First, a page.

4 Exercises for Children to Learn How to Chew
When the little ones begin to eat solid foods, many parents wonder if they’ll know how to do it well. The truth is that children learn how to chew little by little and with practice, although there are some exercises that can help them learn.
Chewing food properly brings many benefits to children. Therefore, it’s important not to delay the incorporation of solid foods and give them a chance to discover new flavors and textures early.
In this article, we’ll tell you all about the importance of stimulating chewing in children and we’ll share exercises to help them. Keep reading!
The importance of chewing in children
From the age of 6 months onwards, it’s important to offer your baby soft, semi-solid, and solid foods progressively.
It’s best to let the child explore the different textures from early stages, because the sooner they have contact with the hardness and consistency of the food, the easier the process will be.
Learning to chew correctly provides the child with multiple benefits. These are the most important ones:
- Decreases the chances of choking: by knowing how to chew, grind, and swallow food, children are less likely to suffer these accidents.
- Promotes proper bone development and strengthening of facial muscles.
- Protects oral health: foods with different textures allow self-cleaning of the teeth. At the same time, purees and milk adhere more to the teeth and favor tooth decay.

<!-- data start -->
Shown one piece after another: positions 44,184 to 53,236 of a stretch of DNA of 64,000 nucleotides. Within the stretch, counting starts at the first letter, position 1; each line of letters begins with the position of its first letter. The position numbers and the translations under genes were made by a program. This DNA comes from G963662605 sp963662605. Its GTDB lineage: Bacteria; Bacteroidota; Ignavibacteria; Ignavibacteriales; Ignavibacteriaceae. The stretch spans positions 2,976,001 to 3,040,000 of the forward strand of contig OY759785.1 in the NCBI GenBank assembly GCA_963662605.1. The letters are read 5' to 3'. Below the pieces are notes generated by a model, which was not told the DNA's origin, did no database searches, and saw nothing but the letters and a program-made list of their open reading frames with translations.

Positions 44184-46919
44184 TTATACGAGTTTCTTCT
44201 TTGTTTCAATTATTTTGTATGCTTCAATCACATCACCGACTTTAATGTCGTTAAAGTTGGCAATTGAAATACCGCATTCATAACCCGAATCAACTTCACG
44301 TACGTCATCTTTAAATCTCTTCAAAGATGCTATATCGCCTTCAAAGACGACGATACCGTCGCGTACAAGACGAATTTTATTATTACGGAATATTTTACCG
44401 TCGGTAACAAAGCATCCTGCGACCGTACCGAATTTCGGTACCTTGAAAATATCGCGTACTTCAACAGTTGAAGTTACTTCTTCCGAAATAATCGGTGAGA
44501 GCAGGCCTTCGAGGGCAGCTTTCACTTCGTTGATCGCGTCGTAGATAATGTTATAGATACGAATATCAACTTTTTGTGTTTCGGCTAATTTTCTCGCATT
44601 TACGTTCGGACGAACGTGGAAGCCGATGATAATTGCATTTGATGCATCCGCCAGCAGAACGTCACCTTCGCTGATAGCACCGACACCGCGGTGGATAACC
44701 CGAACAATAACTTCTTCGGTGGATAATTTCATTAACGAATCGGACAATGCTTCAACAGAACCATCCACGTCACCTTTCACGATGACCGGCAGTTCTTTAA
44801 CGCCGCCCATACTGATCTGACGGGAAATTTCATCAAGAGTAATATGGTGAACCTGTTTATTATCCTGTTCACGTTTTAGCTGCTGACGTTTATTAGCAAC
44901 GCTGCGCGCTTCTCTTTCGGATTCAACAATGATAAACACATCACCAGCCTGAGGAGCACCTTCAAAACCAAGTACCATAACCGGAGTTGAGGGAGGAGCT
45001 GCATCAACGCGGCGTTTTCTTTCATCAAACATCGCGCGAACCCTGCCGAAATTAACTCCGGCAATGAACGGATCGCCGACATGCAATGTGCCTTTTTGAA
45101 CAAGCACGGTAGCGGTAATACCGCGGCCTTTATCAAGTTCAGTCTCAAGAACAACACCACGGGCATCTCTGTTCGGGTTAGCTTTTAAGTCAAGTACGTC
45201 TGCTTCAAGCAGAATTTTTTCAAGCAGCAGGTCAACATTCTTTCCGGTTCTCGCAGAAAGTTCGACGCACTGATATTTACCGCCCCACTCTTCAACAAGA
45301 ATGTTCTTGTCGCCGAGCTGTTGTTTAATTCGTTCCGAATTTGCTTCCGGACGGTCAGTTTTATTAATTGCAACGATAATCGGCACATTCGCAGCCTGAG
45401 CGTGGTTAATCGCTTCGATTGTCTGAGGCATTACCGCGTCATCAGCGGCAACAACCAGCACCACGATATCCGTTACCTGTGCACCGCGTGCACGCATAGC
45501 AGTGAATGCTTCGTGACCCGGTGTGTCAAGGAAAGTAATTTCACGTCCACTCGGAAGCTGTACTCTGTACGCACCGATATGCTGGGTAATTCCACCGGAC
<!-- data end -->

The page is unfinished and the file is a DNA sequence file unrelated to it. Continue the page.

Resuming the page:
- Facilitates digestion: there’s a greater secretion of saliva, the absorption of nutrients is favored, the sensation of satiety is increased, and reflux and gastritis are reduced.
- It reduces anxiety and stress in children, especially at mealtime.
The progression in learning how to chew
Children don’t learn to chew from one day to the next. Rather, it’s a process of acquiring a new skill.
The incorporation of food should also be gradual, but it’s not a good idea to wait too long to give small pieces and varied textures to children. This could cause habituation to purees and a greater risk of rejection of new foods. Especially if the change is close to the age of 2 years and the “no” phase.
An evolution in the types of food offered to the little ones should be followed: Soft textures at the beginning, then semi-solid, solid, and harder ones later. This will stimulate the different sensory receptors in the mouth, help to strengthen the muscles, and practice the movements necessary for this purpose.
Ideally, offer small pieces at first and then move on to larger portions and more complex textures.
Also, mashing foods with a fork instead of processing them allows children to find bits of food in their purees and begin to chew spontaneously.
Tips for children to learn how to chew
Putting some of these tips into practice can help make learning how to chew a pleasurable experience for the whole family, especially the baby.
- Avoid distractions: it’s a good idea not to turn on the TV at mealtime. This way, the whole family can share the moment and the child can concentrate on eating.
- Vary the food: giving your child a taste of different flavors and textures each week can attract and motivate them. Consult your pediatrician about how and what foods to integrate.
- Offer your child what everyone else eats: unless the family menu contains something that the child can’t eat or is too hard or dangerous, it’s best to give your child what everyone else eats. This will encourage them to chew like everyone else.
- Share the moment: having the child share the mealtime sitting at the table with the adults favors his exercise. Exaggerating the movements when chewing will also help him to imitate them.
- Let them eat by themself: exploring the food with their hands and bringing it to their mouth by themself helps them to practice their skills and improve coordination and motor skills. It also promotes their autonomy.